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A Review of William McGowan's Coloring the News


Friday, Nov. 16, 2001

William McGowan, Coloring the News: How Crusading for Diversity Has Corrupted American Journalism (Encounter 2001)

It is not news that the news is biased–that is, that the major newspapers, news magazines, and television networks skew their reporting towards the left of the political spectrum. But it is useful to document that bias, especially with respect to issues of race, ethnicity, and gender, where political correctness is most virulent. And it is particularly valuable to give some thought to the consequences of that bias.

All this makes William McGowan's new book, Coloring the News: How Crusading for Diversity Has Corrupted American Journalism, important. And the events of September 11, while not discussed in the book, make the issues and the book very timely as well.

One-Sided Coverage, Over and Over, Across the Board

The approach McGowan takes is straightforward. He has a chapter on racial questions, one on gay and feminist issues, another specifically on racial and ethnic preferences (a.k.a. "affirmative action"), and one on immigration. He begins the discussion of each issue and subissue by pointing out that it is complicated, with legitimate arguments to be made on each side. And then he demonstrates how, again and again, the major news organizations have failed utterly to handle the issues with the care and evenhandedness that they deserve.

Instead, McGowan shows, the reporters and commentators inevitably present only one side, and either ignore or vilify the other. There are both sins of commission (slanting the coverage of what is written about), and sins of omission (deciding not to cover certain events at all).

For doctrinaire leftists, this point may be lost. If one is strongly of the view that one side clearly is correct and only an idiot would contend otherwise, then it is hard to fault the media for presenting only that perspective. (No one complains about reporting that assumes the world is round and treats flat-earthers as cranks.) But for everyone else, the book's documentation of bias should at least give pause.

Indeed, McGowan's evidence is so clear and repetitious that it becomes ultimately rather numbing, especially for those who are in the choir, already converted. But for others, as my Latin teacher used to say, Repetitio est mater studiorum ("Repetition is the mother of learning"): the consistency and sheer weight of McGowan's evidence is overwhelming.

Skin-Deep Diversity

The problem is not only that individual reporters are overwhelmingly liberal. It is also that, for instance, editors and publishers now routinely spike stories that portray immigrants, minorities, gays, or women in an unflattering light. And they do the same with those that might call into question liberal articles of faith on issues like racial preferences, bilingual education, and abortion.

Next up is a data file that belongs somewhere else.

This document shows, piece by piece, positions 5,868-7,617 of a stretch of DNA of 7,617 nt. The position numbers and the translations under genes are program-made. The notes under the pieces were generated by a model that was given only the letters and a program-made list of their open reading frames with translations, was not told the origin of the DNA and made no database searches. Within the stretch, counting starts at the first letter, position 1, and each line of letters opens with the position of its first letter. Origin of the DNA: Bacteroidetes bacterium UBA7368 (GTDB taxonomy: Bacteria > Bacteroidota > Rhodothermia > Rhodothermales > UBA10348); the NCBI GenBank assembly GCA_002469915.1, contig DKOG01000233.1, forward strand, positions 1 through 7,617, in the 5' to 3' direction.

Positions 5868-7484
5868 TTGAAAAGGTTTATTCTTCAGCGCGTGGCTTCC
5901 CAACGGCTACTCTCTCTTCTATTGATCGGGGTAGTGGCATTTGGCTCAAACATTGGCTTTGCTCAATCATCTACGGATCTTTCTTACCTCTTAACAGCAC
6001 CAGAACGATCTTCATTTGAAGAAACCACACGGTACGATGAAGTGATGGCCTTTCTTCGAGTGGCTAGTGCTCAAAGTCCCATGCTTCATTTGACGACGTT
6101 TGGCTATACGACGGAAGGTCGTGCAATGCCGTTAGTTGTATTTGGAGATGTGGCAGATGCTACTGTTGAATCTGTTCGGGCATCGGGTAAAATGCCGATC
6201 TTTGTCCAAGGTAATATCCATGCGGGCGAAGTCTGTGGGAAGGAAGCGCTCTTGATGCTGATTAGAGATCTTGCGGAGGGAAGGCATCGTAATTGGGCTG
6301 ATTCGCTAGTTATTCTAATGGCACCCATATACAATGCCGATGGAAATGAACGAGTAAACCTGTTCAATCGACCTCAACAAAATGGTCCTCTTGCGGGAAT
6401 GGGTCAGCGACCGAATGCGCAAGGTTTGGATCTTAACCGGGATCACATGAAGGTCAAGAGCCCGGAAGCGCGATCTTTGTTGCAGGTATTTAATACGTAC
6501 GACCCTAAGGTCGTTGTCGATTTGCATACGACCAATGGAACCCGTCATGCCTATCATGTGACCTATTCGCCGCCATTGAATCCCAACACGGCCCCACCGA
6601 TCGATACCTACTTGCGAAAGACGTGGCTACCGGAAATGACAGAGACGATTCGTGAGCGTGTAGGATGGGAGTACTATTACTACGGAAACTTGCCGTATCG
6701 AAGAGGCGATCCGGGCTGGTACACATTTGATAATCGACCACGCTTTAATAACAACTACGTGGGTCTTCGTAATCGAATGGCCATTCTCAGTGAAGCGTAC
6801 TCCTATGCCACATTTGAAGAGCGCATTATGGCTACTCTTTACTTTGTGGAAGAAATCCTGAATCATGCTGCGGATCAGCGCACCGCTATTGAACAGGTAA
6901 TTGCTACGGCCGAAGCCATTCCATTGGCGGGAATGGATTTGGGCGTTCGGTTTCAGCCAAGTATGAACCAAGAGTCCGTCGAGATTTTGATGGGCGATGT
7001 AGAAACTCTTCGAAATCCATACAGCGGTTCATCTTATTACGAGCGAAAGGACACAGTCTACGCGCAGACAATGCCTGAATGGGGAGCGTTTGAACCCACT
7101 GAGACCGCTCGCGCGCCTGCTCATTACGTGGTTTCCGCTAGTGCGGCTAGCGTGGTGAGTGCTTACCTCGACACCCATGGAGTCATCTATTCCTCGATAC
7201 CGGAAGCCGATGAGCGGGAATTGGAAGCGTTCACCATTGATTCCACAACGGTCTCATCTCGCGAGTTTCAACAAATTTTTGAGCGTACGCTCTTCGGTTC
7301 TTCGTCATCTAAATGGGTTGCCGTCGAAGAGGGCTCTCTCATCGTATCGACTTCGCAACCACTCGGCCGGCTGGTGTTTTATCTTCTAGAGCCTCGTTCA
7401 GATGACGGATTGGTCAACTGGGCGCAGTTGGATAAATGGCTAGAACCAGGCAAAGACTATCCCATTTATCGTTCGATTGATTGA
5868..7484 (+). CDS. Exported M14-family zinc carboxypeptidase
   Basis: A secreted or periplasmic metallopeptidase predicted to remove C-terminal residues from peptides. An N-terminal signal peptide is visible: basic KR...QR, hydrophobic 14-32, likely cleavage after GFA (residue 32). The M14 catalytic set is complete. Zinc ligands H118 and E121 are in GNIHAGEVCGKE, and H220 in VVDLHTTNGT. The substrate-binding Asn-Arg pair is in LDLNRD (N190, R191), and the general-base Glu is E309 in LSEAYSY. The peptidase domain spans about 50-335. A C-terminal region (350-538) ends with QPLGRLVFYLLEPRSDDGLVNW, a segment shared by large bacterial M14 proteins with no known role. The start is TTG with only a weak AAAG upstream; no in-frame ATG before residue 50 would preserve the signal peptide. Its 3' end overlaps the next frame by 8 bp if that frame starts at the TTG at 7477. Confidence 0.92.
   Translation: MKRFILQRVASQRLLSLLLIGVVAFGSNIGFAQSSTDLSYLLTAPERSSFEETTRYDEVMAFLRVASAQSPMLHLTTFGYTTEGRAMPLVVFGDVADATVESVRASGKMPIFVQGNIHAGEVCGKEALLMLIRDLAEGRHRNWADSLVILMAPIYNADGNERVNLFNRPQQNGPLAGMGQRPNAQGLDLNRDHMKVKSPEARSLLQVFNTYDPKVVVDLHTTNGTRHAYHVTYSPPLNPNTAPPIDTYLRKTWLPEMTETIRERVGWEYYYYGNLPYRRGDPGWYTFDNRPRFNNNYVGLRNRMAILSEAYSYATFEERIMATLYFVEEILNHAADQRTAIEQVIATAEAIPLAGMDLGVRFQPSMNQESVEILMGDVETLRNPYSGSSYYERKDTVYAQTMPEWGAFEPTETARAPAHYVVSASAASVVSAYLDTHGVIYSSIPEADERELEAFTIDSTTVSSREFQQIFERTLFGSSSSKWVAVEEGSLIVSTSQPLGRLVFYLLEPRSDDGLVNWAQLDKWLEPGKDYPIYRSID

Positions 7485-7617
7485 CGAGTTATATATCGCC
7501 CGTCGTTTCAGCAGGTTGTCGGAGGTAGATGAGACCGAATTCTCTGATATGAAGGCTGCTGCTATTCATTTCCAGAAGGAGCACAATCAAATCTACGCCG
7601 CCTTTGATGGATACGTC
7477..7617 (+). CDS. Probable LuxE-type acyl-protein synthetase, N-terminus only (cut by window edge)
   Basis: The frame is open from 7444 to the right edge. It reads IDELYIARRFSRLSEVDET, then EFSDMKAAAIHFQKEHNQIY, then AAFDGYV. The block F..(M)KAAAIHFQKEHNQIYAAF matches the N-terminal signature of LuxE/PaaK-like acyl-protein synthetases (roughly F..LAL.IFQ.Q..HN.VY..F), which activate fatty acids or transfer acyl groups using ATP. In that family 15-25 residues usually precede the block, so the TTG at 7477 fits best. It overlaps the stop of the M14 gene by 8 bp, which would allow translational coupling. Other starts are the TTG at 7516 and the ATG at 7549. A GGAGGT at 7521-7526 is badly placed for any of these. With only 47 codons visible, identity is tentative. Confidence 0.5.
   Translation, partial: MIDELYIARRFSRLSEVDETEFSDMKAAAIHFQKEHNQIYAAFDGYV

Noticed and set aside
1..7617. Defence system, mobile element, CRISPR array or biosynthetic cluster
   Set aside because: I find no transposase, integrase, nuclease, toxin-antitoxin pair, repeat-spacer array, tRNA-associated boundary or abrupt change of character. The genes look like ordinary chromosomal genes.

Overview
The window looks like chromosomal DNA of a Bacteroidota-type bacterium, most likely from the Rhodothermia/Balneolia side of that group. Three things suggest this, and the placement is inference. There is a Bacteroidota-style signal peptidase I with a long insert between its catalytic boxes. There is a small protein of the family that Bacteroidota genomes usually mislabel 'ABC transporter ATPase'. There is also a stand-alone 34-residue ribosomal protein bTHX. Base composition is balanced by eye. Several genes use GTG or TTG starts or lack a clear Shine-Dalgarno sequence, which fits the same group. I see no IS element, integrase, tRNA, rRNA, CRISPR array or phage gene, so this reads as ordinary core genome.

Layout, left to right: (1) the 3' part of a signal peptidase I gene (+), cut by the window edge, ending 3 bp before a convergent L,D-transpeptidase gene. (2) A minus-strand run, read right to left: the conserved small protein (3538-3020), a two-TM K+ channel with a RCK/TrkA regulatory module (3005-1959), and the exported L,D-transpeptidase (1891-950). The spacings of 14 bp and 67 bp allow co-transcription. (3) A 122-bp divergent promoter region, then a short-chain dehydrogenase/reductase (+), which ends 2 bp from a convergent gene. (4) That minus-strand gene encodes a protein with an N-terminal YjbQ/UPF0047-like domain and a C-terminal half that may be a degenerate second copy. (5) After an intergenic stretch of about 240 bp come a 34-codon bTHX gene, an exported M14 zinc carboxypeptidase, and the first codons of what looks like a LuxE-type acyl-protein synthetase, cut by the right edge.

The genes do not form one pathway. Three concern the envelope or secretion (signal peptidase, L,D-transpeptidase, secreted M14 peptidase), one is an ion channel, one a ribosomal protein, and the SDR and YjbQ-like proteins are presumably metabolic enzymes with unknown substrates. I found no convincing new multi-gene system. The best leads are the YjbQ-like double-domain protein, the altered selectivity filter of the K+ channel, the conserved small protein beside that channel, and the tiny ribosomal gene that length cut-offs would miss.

Furthermore, reporters are deliberately hired to be representatives of certain groups rather than as skeptical newshounds. Editors are required to meet quotas in their quoting, by finding experts of every race and ethnicity; copy editors are given politically correct "style guides"; and there are like-minded "photo guides" as well.

The irony is that, in the name of diversity, independent-thinking reporters are blacklisted. The diversity that exists is, notes McGowan, only skin deep.

Does this bias matter? To some extent, no. The media's bias is so long-standing, consistent, and predictable that many Americans consume the news with more than a grain of salt–and supplement their diet with other sources.

They may listen to Rush Limbaugh or read the National Review. They may subscribe to the Washington Times instead of the Washington Post. Or they may choose to watch the Fox News Channel instead of Peter Jennings. Perhaps they stop reading the editorials in the New York Times, unless they want to get their blood boiling — and read Wall Street Journal commentary instead.

But in other respects, the bias is disturbing indeed. After all, many people get most or all of their news from the Establishment Media, and even those who don't cannot entirely avoid its explicit and implicit messages — for like it or not, they frame the terms of the debate, determining, for example, who is seen as moderate and who is seen as on or beyond the fringe.

Needed: Brave Souls

It is remarkable that editors and reporters–individuals in a profession that professes devotion to truth–are so cowardly (there is no other word for it). In one survey that McGowan cites, 38 out of 41 editors "answered, yes, political correctness had indeed led to a tilt or spin in their paper's coverage and had cut down or inhibited vigorous, candid and open debate and dissent."

But how many of these editors were willing to be quoted? Only two. If the abuses that this book so persuasively documents are to end, the latter number will have to change. The media's internal censorship will end only if media members have the guts to speak out against it.

And it is crucial that this happen. The voices that oppose the balkanization of America deserve a fair hearing. A nation that is nothing more than a patchwork of ethnic communities — communities that don't speak the same language; that identify more with their race or country of origin than with America; that reject assimilation, nurse historical grievances, and refuse to be held to common standards; and that are at each other's throats in their demands for preferential and special treatment — has always been disturbing to many of us.

And, after September 11, such a prospect should be scary for everyone.

Roger Clegg is general counsel of the Center for Equal Opportunity in Washington, D.C.

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